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Minerva Stomatologica 2018 October;67(5):196-201

DOI: 10.23736/S0026-4970.18.04069-4


language: English

Knowledge of primary care professionals about fluoride topics

Viviane V. LIMA 1, Fernanda C. de ALMEIDA CARRER 2, Mariana GABRIEL 2, Flavia GONÇALVES 1, Edgar MICHEL-CROSATO 2, Dorival S. PEDROSO 1, Thais GIMENEZ 1, 3 , Maria S. MOREIRA 1, 4

1 Dentistry Graduate Program, Ibirapuera University, São Paulo, Brazil; 2 Department of Community Dentistry, School of Dentistry, University of São Paulo, São Paulo, Brazil; 3 Department of Pediatric Dentistry, School of Dentistry, University of São Paulo, São Paulo, Brazil; 4 Department of Dentistry, School of Dentistry, University of São Paulo, Bauru, Brazil


BACKGROUND: Scientific evidence on the benefits of fluoride was responsible for an important change in dental practice. Individual and collective actions have been planned to impact the epidemiology of oral health. However, questions around this topic persist, making discussions and researches still necessary. In this regard, the aim of this study was to verify the fluoride-related knowledge of pediatricians (PP) and dentists (DS) working in primary care, comparing related aspects such as its multiple sources of intake and dental fluorosis.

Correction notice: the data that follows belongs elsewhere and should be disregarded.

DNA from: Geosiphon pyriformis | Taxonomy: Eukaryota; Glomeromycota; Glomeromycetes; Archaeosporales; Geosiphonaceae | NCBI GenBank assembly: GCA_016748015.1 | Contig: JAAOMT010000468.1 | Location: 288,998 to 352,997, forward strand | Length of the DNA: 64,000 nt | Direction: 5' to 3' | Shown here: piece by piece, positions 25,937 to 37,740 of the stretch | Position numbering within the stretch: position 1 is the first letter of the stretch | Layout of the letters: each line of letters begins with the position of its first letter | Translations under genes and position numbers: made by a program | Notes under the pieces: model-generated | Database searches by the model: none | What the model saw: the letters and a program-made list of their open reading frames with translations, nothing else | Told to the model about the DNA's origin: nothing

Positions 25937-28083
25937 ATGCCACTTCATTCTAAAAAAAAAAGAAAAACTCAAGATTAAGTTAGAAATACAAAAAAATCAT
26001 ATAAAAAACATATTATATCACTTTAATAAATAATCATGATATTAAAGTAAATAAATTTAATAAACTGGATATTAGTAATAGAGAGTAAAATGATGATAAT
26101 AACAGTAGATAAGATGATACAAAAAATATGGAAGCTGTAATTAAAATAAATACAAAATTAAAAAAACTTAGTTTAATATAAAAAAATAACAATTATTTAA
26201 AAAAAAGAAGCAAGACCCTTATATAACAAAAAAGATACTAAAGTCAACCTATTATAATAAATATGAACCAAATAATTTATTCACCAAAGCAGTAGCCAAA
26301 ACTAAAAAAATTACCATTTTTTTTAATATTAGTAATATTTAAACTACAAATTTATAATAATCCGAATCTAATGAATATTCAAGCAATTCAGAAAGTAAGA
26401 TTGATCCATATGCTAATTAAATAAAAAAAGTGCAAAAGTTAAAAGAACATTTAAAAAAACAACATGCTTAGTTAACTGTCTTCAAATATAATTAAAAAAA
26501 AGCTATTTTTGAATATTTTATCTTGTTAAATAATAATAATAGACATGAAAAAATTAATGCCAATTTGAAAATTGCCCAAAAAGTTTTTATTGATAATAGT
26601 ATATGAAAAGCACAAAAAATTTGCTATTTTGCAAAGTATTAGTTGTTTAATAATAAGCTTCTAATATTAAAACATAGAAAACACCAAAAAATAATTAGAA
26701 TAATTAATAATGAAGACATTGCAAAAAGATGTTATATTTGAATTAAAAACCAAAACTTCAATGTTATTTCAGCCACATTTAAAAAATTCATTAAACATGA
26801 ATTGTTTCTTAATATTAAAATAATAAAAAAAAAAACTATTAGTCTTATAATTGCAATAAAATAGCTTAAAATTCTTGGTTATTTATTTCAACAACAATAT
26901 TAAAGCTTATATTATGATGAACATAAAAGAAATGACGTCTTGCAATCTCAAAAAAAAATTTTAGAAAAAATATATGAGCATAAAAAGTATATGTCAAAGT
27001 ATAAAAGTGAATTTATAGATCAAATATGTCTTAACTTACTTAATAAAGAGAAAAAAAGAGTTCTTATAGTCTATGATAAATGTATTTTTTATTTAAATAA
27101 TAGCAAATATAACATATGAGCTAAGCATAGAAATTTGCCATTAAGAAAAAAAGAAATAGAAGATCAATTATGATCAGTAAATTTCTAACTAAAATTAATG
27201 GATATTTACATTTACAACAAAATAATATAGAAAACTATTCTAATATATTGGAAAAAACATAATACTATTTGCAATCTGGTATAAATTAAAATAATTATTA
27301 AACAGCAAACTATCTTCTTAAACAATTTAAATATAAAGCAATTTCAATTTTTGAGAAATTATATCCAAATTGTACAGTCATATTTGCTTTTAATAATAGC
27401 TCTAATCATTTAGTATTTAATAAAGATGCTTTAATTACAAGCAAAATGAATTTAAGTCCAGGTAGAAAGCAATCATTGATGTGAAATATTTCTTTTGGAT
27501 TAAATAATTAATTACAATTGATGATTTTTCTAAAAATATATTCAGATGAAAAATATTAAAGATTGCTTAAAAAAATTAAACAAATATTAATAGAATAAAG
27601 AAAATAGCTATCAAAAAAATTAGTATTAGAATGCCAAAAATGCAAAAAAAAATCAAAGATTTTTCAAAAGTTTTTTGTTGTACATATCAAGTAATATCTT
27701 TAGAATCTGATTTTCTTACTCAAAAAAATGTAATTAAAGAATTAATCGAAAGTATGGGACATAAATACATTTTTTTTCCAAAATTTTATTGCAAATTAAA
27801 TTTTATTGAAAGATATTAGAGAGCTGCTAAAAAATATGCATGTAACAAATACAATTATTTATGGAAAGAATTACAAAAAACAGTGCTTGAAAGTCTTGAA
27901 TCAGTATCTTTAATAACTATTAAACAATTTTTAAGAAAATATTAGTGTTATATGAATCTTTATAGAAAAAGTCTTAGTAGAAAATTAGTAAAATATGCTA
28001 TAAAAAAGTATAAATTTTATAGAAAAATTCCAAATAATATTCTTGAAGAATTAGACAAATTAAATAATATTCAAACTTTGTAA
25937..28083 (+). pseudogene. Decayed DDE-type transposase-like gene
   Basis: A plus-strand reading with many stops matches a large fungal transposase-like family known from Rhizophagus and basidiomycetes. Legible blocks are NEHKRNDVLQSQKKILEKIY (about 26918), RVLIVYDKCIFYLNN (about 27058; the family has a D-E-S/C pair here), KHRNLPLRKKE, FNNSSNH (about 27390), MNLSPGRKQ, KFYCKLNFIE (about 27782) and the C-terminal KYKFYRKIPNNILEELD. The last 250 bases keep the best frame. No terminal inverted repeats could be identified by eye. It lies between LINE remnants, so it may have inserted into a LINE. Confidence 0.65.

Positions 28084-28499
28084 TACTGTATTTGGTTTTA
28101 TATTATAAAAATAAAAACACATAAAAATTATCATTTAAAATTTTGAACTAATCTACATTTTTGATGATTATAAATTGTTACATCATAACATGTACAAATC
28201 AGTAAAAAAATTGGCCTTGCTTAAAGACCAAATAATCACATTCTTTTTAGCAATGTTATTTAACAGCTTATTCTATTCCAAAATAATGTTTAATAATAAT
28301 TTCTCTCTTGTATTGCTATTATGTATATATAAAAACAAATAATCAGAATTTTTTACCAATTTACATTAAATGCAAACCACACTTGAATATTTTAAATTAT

METHODS: A group of PP and DS answered as self-administered questionnaire related to fluoride knowledge. PP group presented a lower level of adherence (34%) in comparison to the DS group (70%).
RESULTS: Fluoride-related topics were learnt at undergraduate courses by 95,95% of dentists and 38.46% of pediatricians. Ninety-two per cent of DS and 78.57% of PP claimed to know the clinical aspects of dental fluorosis. Pediatricians tend to indicate the use of fluoridated dentifrices at any age but advise less about the right amount to be placed on the toothbrush in comparison to DS.
CONCLUSIONS: Dentists and pediatricians presented limited fluoride-related knowledge. Continued education/training is encouraged and necessary at this level in order to deliver the benefits of fluoride use to populations.

KEY WORDS: Dental caries - Fluorides - Primary health care - Health personnel - Knowledge

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